• language test;
  • literature;
  • peer review;
  • publishing;
  • surgery

Background:  Readability indices have been developed based on sentence length and the use of long words. One such measure is the Reading Ease Scale developed by Rudolf Flesch. Texts that are easy to read have high scores: texts with scores below 30 are similar to legal contracts. This study uses Flesch scores to evaluate the readability of surgical journals.

Methods:  Flesch scores were calculated for articles published in the Archives of Surgery, the British Journal of Surgery, and the ANZ Journal of Surgery. The first 30 original articles published in each journal in 2005 were selected for study. Excluded from study were editorials, reviews and case reports.

Results:  The overall median score was 15.1 (0.0–29.1). The median scores for each of the journals were 12.4 (Archives of Surgery), 14.4 (British Journal of Surgery), and 18.6 (ANZ Journal of Surgery). There was only a minor link between Flesch scores and the use of surgical terms.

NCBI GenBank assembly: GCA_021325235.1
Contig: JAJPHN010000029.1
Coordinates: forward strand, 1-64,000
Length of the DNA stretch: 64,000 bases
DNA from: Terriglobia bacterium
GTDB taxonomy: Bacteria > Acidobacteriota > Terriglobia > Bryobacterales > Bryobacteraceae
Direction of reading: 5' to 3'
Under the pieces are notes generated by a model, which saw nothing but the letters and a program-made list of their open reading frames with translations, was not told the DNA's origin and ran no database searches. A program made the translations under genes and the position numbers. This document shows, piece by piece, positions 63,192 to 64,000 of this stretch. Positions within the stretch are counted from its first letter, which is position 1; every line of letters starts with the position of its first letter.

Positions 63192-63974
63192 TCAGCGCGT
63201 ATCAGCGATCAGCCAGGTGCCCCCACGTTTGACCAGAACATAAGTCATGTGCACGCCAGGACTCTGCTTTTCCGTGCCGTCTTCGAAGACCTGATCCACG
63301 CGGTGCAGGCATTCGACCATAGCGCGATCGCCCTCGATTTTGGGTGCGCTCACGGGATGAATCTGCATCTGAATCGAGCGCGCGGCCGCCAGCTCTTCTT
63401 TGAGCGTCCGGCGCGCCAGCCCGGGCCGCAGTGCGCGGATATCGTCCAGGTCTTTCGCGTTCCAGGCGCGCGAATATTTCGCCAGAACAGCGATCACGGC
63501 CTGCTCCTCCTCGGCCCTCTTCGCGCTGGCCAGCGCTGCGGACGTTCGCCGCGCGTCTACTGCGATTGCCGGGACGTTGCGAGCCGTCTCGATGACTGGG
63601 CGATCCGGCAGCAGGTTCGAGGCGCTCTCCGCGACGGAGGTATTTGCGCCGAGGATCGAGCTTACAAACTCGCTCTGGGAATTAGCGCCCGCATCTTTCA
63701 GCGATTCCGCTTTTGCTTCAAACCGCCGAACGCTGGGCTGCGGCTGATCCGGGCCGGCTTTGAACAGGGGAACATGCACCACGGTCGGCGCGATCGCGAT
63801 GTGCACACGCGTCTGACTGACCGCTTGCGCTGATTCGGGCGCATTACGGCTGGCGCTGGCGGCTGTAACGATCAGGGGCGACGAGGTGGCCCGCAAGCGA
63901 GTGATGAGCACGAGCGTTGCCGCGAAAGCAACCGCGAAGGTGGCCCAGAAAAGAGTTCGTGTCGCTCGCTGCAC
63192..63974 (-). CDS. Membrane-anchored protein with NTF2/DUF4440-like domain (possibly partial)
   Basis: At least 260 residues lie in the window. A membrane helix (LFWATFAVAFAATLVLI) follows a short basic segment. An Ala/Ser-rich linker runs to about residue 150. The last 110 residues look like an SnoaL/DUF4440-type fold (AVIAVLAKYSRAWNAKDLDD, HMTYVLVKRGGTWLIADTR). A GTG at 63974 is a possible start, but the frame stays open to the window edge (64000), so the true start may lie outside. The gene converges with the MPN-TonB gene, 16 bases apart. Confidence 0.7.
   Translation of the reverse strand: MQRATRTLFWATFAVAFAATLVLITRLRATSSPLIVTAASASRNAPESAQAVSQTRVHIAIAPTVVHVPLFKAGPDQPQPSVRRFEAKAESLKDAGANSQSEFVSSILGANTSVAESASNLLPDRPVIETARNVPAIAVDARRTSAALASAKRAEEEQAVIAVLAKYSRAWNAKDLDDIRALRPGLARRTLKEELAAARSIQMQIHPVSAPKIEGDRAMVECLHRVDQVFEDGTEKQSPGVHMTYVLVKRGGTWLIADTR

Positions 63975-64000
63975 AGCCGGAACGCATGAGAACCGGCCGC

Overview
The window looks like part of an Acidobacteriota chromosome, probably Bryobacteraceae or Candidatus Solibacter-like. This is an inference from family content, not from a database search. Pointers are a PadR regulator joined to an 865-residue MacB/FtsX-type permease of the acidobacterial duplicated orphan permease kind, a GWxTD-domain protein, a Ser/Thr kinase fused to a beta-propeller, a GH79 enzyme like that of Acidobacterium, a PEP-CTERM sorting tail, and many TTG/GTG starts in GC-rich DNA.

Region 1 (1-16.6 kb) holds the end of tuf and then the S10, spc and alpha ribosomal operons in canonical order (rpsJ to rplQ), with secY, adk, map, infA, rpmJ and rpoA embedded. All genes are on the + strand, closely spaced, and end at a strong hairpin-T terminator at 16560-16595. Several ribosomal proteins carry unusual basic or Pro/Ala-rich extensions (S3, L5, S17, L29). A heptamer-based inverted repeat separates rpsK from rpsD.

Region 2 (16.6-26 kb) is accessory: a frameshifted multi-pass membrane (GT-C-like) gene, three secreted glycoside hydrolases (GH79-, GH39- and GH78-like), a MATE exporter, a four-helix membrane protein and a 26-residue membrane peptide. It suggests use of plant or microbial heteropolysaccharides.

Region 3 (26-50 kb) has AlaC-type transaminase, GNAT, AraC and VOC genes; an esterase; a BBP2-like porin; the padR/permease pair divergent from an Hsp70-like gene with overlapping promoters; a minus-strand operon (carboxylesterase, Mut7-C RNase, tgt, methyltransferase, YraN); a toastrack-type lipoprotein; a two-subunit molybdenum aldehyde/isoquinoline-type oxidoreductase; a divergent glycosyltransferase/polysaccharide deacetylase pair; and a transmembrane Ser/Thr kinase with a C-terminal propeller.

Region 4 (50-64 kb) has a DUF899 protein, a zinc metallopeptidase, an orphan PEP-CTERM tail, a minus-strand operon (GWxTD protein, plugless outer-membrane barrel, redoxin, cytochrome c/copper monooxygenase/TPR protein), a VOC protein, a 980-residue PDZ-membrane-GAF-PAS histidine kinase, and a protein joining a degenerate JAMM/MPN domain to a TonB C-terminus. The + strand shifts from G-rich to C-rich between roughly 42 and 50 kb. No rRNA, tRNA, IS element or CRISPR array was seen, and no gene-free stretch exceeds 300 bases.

Conclusion:  Original articles published in surgical journals contain too many long sentences and complex words. Readability indices are useful tools because they promote the use of simple English. It is realistic for authors to aim for Flesch scores above 30 when creating manuscripts.